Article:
Friday, September 18, 2009

Treating maggot wound in dogs/cats

Treating maggot wound in dogs/cats

How to treat the maggot wound?

Frankly speaking, everytime I smell maggots walking into the clinic, my eyes will close and my lip smile cheek-to-cheek. I like it! Not that I like the sight or smell of it, but I like it because I know that the wound will surely heal - given a few days.

It is one of the easiest, most straight forward treatable "sickness". Usually the cause is always "negligence" and the treatment is almost always the same - remove the maggots!

Removing the maggots is fun in itself. Often I feel like I'm in a competition - clocking how many maggots can I find and remove in how many minutes. It's such a thrilling challenge!

A "raw" ear after eaten by maggots for a week. Is healing rapidly.

However, after all the fun, I do have a price to pay. I have to live with the maggot stench - both on my hands, and body. Everywhere I go, I can smell the Maggoty Aroma trailing after me. From the corner of my eyes, I can almost always sense the people around me pinching the nose of their hearts. Hey, exhaust fan - you're not doing your job good enough!


capricorn said...
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capricorn said...

During WW1, wounded soldiers who were retrieved a few days after they were wounded had a significantly higher survival rate than soldiers who were retrieved immediately after they were wounded and given orthodox wound care.


The wounds of the soldiers in the first category had become fly-blown and the emerging maggots then cleaned up all the dead and decaying wound tissue, while leaving living tissue intact, thereby preventing the dreaded gas gangrene.

My friend Leo's uncle was taken prisoner by the Germans after one of his arms had been shot off. The Germans put maggots on the shredded wound tissue, an action he credits with saving his life.

pam said...

wow, that's eye opening - though i've heard ppl treating wounds with maggots n leeches, but to claim that this increases the survival rate - it sure sounds good!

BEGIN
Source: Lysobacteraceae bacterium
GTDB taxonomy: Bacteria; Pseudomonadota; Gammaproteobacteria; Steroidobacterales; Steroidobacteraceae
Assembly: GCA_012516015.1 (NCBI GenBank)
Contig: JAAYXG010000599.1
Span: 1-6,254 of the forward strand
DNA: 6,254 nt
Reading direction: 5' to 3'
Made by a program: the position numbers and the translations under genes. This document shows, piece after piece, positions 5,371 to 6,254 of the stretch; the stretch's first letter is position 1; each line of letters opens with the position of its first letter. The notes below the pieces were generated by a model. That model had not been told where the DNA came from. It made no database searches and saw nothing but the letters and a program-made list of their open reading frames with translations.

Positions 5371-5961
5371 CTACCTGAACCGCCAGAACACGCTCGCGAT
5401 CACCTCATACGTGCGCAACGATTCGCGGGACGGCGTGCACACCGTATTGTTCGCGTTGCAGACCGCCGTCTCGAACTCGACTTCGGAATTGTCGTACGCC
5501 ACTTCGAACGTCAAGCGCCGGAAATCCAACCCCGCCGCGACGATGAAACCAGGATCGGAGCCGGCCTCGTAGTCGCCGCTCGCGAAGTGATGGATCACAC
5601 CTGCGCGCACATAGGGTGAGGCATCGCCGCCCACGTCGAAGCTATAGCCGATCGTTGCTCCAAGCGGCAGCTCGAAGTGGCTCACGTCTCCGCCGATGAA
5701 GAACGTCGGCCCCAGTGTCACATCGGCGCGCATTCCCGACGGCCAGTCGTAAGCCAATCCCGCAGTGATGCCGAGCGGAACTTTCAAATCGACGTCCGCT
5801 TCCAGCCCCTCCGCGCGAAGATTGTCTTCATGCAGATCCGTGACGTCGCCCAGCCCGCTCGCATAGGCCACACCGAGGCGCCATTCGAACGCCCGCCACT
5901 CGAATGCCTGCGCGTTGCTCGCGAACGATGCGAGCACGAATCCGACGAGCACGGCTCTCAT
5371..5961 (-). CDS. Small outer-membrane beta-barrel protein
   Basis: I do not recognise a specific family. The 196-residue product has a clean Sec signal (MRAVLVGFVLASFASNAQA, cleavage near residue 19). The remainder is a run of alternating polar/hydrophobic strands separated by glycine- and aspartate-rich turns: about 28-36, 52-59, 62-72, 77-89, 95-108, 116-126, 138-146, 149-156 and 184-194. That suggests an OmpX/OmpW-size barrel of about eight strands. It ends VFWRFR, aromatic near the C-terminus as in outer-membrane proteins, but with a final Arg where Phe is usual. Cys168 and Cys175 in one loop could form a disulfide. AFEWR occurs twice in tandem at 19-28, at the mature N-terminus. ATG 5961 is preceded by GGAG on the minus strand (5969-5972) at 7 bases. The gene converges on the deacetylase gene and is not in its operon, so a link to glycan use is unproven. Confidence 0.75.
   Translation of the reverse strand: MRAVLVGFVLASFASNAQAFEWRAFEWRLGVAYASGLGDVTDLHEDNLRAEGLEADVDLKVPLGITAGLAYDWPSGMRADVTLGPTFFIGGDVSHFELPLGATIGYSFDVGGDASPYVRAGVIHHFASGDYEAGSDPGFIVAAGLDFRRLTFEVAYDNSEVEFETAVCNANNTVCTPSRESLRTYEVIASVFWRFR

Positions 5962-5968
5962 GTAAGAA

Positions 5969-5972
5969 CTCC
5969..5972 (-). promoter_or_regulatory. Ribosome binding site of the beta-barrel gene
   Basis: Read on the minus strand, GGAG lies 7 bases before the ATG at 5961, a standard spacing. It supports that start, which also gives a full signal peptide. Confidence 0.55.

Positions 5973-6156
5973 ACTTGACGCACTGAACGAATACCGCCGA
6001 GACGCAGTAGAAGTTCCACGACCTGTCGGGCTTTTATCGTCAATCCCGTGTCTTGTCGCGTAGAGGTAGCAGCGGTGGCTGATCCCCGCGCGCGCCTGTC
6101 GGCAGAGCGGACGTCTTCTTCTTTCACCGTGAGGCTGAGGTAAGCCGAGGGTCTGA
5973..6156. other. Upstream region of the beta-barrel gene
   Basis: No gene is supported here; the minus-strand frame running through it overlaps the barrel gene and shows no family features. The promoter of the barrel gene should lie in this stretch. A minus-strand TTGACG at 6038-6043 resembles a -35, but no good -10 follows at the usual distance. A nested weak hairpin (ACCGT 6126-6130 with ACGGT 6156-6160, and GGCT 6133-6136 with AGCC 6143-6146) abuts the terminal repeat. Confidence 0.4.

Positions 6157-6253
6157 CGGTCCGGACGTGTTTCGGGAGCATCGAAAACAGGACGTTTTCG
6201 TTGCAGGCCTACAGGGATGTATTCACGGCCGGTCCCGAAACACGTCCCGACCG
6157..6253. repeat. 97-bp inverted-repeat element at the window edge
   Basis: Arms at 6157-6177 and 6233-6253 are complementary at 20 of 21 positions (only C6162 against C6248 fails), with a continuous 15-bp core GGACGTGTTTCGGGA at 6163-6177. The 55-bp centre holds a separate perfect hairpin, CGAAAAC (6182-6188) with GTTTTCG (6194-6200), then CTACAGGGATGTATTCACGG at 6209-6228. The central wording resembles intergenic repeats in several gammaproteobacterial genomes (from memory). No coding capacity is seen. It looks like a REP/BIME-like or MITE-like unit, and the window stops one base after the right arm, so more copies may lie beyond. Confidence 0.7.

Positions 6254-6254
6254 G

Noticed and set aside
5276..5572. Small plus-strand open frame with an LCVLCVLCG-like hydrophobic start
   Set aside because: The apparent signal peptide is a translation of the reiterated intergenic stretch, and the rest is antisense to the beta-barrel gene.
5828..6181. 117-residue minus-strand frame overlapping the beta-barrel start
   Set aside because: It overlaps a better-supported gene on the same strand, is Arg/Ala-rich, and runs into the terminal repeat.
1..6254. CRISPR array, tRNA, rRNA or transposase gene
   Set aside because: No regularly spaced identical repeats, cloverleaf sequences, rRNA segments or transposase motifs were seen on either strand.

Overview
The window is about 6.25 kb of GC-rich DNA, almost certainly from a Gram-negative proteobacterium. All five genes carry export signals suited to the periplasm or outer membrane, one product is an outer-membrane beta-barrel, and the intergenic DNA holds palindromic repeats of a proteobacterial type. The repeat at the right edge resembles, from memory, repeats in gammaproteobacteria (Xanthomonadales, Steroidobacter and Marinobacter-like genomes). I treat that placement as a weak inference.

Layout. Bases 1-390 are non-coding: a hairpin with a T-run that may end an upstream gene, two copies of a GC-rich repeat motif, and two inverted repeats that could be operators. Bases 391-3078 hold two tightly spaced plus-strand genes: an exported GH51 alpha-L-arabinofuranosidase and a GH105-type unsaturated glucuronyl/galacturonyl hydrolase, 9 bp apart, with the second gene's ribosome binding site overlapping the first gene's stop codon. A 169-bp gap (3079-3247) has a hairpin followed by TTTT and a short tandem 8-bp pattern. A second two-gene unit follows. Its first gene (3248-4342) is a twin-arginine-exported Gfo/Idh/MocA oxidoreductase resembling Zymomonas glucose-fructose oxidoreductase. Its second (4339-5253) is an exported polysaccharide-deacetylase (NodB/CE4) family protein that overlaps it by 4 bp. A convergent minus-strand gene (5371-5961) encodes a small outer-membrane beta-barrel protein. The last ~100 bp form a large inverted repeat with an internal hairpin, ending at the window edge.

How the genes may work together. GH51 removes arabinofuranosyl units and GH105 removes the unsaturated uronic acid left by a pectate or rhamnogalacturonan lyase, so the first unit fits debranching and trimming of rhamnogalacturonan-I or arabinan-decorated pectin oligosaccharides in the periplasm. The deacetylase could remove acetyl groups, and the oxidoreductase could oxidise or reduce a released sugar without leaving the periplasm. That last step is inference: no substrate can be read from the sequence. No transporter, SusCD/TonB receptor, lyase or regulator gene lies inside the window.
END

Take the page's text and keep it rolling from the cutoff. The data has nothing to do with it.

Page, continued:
how long do they leave the maggots in there, and how do they remove the maggots therein?

capricorn said...

I'm not sure Pam,but I figure that when the maggots have cleaned up all the dead and decaying tissue, they change into pupae in order to transform into flies, which will hatch when ready. I would think that the pupae (or the magots?) probably fall off at the appropriate time, but I guess one could remove them (or the maggots) by hand (or rather with tweezers).

april said...

2/18/2011 After my cat was MIA for 2 weeks he just came home beat up real bad. After cleaning his very bloodied face I discovered 100's of maggots in his eye... they were probably deeper within his skull too. I had to say he was a stray and take him to an emergency vet so they could either help him with treatment or send him to heaven. I will never get that image out of my head. I loved him so much but being unemployed I can't afford to pay the enormous bill it woulda been. If they fix him I can readopt him from the humane society. It broke my heart to do this cause he knew he was home and I was there but I know in my heart I couldn't give him the true medical care he truly needed. I love you Casper and am sorry you got so hurt.

pam said...

i'm so sorry to hear that... my condolence to you...